College/Savings for Kids (US)

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Biscuits and Gravy
Posts: 83
Joined: Thu Aug 06, 2020 1:38 pm

College/Savings for Kids (US)

Post by Biscuits and Gravy »

I looked back a few years for similar posts and didn't see exactly this information, so I thought I'd share, as I spent most of the morning researching. This is specifically for the United States. Information mostly came from IRS Publication 970, "Tax Benefits for Education" (2020). I was researching this because I have two kids, ages 1 and 3, and am looking for an equitable way to save for their future/education with my ex. The whole not-married thing throws another wrench into the equation, as evidenced mostly in the section on FAFSA.

High-Yield Savings Account or Money Market Account
APY ~.5%. Can use FV equation in Excel to calculate future value or this handy online calculator: ... -tool.aspx
Positives: For a divorced couple, could jointly manage the account and lay out restrictions in the divorce decree for usage and distribution of funds. Stable, FDIC-insured, funds don't have to be used for higher education, no contribution limits.
Negatives: Very low ROI, interest earned is taxable, MMAs frequently have limited transaction privileges, sometimes fees, listed as owner asset on FAFSA.

Custodial Accounts under UGMA/UTMA
UGMA=Uniform Gift to Minors Act; UTMA=Uniform Transfer to Minors Act
This represents an irrevocable gift to the child and cannot be transferred to another beneficiary. The child will gain rights to the account once they reach legal age (in Texas it is 18 for UGMA and 21 for UTMA). The custodian of the account can initiate withdrawal for the benefit of the child for legitimate needs.
Positives: Funds are not restricted to higher education, no contribution limit (although annual gift limit of $15,000 should be kept in mind), earnings and gains are taxed to the minor (federal child tax rate is 10%).
Negatives: Will count as student's asset for FAFSA, which can reduce student's aid package by 20% of account value.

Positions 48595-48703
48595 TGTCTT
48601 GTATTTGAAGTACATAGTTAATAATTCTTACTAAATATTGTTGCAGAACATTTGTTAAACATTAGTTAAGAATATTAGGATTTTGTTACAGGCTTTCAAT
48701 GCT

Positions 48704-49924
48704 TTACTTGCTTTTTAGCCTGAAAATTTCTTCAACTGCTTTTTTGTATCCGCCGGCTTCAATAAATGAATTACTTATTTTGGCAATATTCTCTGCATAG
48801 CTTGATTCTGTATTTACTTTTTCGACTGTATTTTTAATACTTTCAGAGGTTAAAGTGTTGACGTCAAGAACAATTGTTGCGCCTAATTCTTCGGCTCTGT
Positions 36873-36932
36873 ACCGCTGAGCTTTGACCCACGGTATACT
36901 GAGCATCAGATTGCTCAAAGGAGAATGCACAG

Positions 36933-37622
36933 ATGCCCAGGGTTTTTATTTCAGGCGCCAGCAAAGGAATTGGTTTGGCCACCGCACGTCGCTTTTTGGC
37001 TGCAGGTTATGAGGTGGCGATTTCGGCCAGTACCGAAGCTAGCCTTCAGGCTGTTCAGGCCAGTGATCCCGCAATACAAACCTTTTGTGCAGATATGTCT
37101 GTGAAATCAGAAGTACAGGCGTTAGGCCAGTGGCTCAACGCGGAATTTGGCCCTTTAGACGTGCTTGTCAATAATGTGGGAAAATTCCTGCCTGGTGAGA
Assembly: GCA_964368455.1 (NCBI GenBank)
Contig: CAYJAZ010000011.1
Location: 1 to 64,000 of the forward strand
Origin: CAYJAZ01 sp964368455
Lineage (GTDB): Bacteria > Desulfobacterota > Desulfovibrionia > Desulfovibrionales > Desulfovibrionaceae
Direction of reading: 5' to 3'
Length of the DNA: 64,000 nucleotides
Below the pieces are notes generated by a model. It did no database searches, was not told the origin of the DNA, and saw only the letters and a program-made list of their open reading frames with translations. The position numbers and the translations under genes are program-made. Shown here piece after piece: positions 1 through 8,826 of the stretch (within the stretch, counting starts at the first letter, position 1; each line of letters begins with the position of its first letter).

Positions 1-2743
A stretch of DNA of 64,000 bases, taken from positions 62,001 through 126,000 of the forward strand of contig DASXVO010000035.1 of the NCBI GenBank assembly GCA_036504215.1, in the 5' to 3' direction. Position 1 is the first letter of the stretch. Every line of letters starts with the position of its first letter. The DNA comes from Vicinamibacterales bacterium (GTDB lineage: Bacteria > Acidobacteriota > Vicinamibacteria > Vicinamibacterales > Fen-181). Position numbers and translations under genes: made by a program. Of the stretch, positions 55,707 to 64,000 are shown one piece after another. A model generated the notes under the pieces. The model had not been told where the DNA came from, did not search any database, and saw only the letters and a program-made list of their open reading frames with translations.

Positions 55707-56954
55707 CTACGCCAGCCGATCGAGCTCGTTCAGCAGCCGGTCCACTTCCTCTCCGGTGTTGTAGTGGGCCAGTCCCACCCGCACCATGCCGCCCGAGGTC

Qualified US Savings Bonds
Series EE and I bonds may be redeemed federally tax-free for qualifying education expenses IF your MAGI (modified adjusted gross income) is less than $93,750 (individual) or $153,550 (married filing jointly) and your filing status is not married filing separately. Maximum investment allowed is $10,000 per year, per owner, per type of bond. Interest exclusion is gradually reduced starting at $82,350 for individuals and $123,550 for married filing jointly.
This could work if I retire before the kids go to college, otherwise my MAGI as an individual will be too high.

529 Plans a/k/a Qualified Tuition Program
Established and maintained by states and eligible educational institutions. Some states provide tax benefits for contributing to a 529 (Texas does not). You can participate in any state's 529 plan, regardless of your residency. Balances are not supposed to "exceed the expected cost of the beneficiary's qualified higher education expenses," but it's a high cap (can exceed $500,000). Withdrawals can be used for higher education and up to $10,000 per year for K-12 tuition. Considered an asset of the account owner for FAFSA.
Positives: No income restrictions and no contribution limit (although, again, $15,000 annual limit for gifts), anyone can contribute (grandparents), unused funds can be rolled over to another beneficiary (younger sibling).
Negatives: The owner can choose to make non-qualified distributions; nothing prevents the owner from draining the account (trust issues for divorced parents; restrictions could be laid out in divorce decree?). Earnings are subject to income tax and 10% withdrawal penalty if not spent on qualified educational expenses. If you have a loss on your investments in your 529, the loss cannot be deducted on your income tax return.
If the custodial parent and owner of the 529 gets remarried, a prenuptial agreement should be made stating any 529 plans are and shall remain assets of their respective owners, otherwise 529 plans may be considered marital assets to be divided in the event of divorce.

Coverdell Education Savings Account (ESA) f/k/a Education IRA
Contributions are not deductible, but amounts deposited grow tax-free until distribution. Distributions will be tax-free if they are not more than the beneficiary's adjusted qualified education expenses for the year. MAGI must be less than $110,000 for individual or $220,000 for married filing jointly to establish and contribute to a Coverdell ESA. Contribution limits will be gradually reduced starting at $95,000 (individual) and $190,000 (married filing jointly). (See IRS Worksheet 7-2).